# capacitor in a circuit, what exactly is happening? ? :(

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#1
soo since the switch is joined to X, that means thr capacitor is charging, great. So the upper plate will be positively charged. What about the ammeter? will current be increasing in it or decreasing? and in what direction? (cause wouldn't the positive plate of the capacitor be a source of current to the ammeter, which will be opposite to the direction of the current from the cell) I don't think anyone will understand what I said haha, I don't think im very clear. But HELP WOULD BE GREATLY APPRECIATED!!
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#2
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3 years ago
#3
(Original post by sarah99630)
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With circuits made of just resistors and batteries it doesn't matter whether you close a switch a millisecond ago or an week ago... if you replace the capacitor in that circuit with a resistor it makes sense to ask 'what's happening in this circuit' without needing to know how long the switch has been closed or what the resistor was doing the instant before the switch closed.

when you start to consider capacitors (and inductors) you need to be very clear about when things happened and also what the previous condition was. These components store energy so they have a 'memory' of what's happened to them in the recent past.
Questions will typically give you a story explaining what has previously happened in a capacitor circuit and you need to follow and understand that to make sense of the question.

You'll get a transient condition the instant you close the switch and it'll settle down to a steady condition after the passage of time.

So the question 'what's happening in this circuit' doesn't have any meaning until you specify how long that switch has been in that position and what the charge on the capacitor was immediately before the switch was closed.
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#4
(Original post by Joinedup)
With circuits made of just resistors and batteries it doesn't matter whether you close a switch a millisecond ago or an week ago... if you replace the capacitor in that circuit with a resistor it makes sense to ask 'what's happening in this circuit' without needing to know how long the switch has been closed or what the resistor was doing the instant before the switch closed.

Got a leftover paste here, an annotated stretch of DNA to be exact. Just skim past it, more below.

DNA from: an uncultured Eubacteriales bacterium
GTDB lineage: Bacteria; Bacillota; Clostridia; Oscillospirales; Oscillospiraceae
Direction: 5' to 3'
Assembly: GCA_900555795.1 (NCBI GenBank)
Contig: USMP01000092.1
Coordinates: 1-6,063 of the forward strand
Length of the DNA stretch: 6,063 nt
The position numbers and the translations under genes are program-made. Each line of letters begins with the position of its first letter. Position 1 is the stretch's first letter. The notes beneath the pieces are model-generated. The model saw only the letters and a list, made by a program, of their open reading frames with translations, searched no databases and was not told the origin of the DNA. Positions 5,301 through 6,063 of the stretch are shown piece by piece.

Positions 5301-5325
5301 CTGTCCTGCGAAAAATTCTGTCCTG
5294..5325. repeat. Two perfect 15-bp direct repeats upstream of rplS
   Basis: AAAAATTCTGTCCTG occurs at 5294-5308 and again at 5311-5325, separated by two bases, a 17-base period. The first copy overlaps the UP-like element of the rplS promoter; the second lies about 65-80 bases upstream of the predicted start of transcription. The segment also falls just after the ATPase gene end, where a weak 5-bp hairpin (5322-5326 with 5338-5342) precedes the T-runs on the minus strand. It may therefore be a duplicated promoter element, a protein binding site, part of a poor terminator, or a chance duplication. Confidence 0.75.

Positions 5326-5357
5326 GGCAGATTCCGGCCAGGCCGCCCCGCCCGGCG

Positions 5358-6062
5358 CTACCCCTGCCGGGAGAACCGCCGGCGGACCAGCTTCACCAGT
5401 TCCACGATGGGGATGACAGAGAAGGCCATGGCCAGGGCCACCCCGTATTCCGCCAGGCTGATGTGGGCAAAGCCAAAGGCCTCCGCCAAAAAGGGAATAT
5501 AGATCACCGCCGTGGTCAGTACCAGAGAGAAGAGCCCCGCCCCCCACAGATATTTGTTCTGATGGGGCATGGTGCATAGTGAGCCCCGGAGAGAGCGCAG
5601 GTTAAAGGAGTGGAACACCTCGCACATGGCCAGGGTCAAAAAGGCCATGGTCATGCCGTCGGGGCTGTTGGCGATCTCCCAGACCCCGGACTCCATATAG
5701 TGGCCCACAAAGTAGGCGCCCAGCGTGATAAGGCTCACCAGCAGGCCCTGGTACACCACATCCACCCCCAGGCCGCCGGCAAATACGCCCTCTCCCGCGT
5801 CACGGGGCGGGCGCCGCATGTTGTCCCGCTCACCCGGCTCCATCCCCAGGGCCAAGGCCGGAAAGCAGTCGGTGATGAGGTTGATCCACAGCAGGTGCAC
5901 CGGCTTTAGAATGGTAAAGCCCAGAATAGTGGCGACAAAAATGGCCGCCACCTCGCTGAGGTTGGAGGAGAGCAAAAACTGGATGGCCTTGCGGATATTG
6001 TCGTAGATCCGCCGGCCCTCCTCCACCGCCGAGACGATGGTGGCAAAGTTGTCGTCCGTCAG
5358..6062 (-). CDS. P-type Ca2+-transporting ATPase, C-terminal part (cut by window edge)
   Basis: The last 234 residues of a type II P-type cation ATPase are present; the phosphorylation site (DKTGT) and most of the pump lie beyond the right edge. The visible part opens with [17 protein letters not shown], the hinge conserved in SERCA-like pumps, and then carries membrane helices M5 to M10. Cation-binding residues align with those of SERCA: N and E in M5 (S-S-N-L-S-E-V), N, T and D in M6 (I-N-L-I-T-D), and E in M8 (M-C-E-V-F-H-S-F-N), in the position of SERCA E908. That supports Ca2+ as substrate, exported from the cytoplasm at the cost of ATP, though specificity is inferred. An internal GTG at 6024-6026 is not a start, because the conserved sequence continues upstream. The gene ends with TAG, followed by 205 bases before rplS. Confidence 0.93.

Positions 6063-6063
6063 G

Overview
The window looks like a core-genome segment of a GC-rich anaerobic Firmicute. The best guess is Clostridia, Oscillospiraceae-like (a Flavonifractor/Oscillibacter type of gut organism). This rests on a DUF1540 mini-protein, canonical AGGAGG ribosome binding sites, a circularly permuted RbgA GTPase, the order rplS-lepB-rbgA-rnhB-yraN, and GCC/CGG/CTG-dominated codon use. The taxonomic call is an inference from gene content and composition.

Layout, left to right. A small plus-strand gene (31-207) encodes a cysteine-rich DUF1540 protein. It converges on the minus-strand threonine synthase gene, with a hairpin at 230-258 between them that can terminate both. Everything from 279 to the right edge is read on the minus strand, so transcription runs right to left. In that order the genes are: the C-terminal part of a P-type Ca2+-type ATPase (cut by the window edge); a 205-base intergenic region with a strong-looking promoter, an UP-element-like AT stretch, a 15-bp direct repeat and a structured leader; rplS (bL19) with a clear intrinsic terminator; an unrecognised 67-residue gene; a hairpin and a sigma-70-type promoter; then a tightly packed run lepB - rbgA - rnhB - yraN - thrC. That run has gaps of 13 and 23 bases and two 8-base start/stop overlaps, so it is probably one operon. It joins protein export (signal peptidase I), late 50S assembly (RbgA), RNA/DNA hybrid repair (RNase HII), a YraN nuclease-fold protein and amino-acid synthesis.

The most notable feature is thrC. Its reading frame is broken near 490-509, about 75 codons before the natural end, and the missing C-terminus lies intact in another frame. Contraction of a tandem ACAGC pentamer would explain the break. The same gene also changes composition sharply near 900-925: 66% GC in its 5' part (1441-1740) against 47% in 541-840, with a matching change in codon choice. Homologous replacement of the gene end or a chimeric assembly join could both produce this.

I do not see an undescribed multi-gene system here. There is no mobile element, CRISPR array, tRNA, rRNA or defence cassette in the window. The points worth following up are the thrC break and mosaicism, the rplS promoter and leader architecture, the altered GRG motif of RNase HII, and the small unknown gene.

when you start to consider capacitors (and inductors) you need to be very clear about when things happened and also what the previous condition was. These components store energy so they have a 'memory' of what's happened to them in the recent past.
Questions will typically give you a story explaining what has previously happened in a capacitor circuit and you need to follow and understand that to make sense of the question.

You'll get a transient condition the instant you close the switch and it'll settle down to a steady condition after the passage of time.

So the question 'what's happening in this circuit' doesn't have any meaning until you specify how long that switch has been in that position and what the charge on the capacitor was immediately before the switch was closed.
wow that was enlightening. thanks a lot for the important tips and helping me make sense of this topic (which I thought I understood until I saw the questions ha ha ha) God bless you
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3 years ago
#5
(Original post by sarah99630)
soo since the switch is joined to X, that means thr capacitor is charging, great. So the upper plate will be positively charged. What about the ammeter? will current be increasing in it or decreasing? and in what direction? (cause wouldn't the positive plate of the capacitor be a source of current to the ammeter, which will be opposite to the direction of the current from the cell) I don't think anyone will understand what I said haha, I don't think im very clear. But HELP WOULD BE GREATLY APPRECIATED!!
What equation relates current and capacitance?
What rule/phenomenon can you use to work out the direction of the current?
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#6
(Original post by CheeseIsVeg)
What equation relates current and capacitance?
What rule/phenomenon can you use to work out the direction of the current?
(Original post by CheeseIsVeg)
What equation relates current and capacitance?
What rule/phenomenon can you use to work out the direction of the current?
that question was later talking about the switch moving to Y then asked what's happening to the capacitor so the answer was : discharges exponentially. And then drawing the graph of current in the ammeter when that happens, which was easy, again. then ha!! the trouble started when they asked what would happen to the graph when the switched is RETURNED to X? and it was still a discharge graph but on the opposite side. So im doing some reading around that because clearly, looks like I have many misconceptions on it.
Thanks a lot for making me think with those questions
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3 years ago
#7
(Original post by sarah99630)
that question was later talking about the switch moving to Y then asked what's happening to the capacitor so the answer was : discharges exponentially. And then drawing the graph of current in the ammeter when that happens, which was easy, again. then ha!! the trouble started when they asked what would happen to the graph when the switched is RETURNED to X? and it was still a discharge graph but on the opposite side. So im doing some reading around that because clearly, looks like I have many misconceptions on it.
Thanks a lot for making me think with those questions
No problem. Your thinking sounds good.
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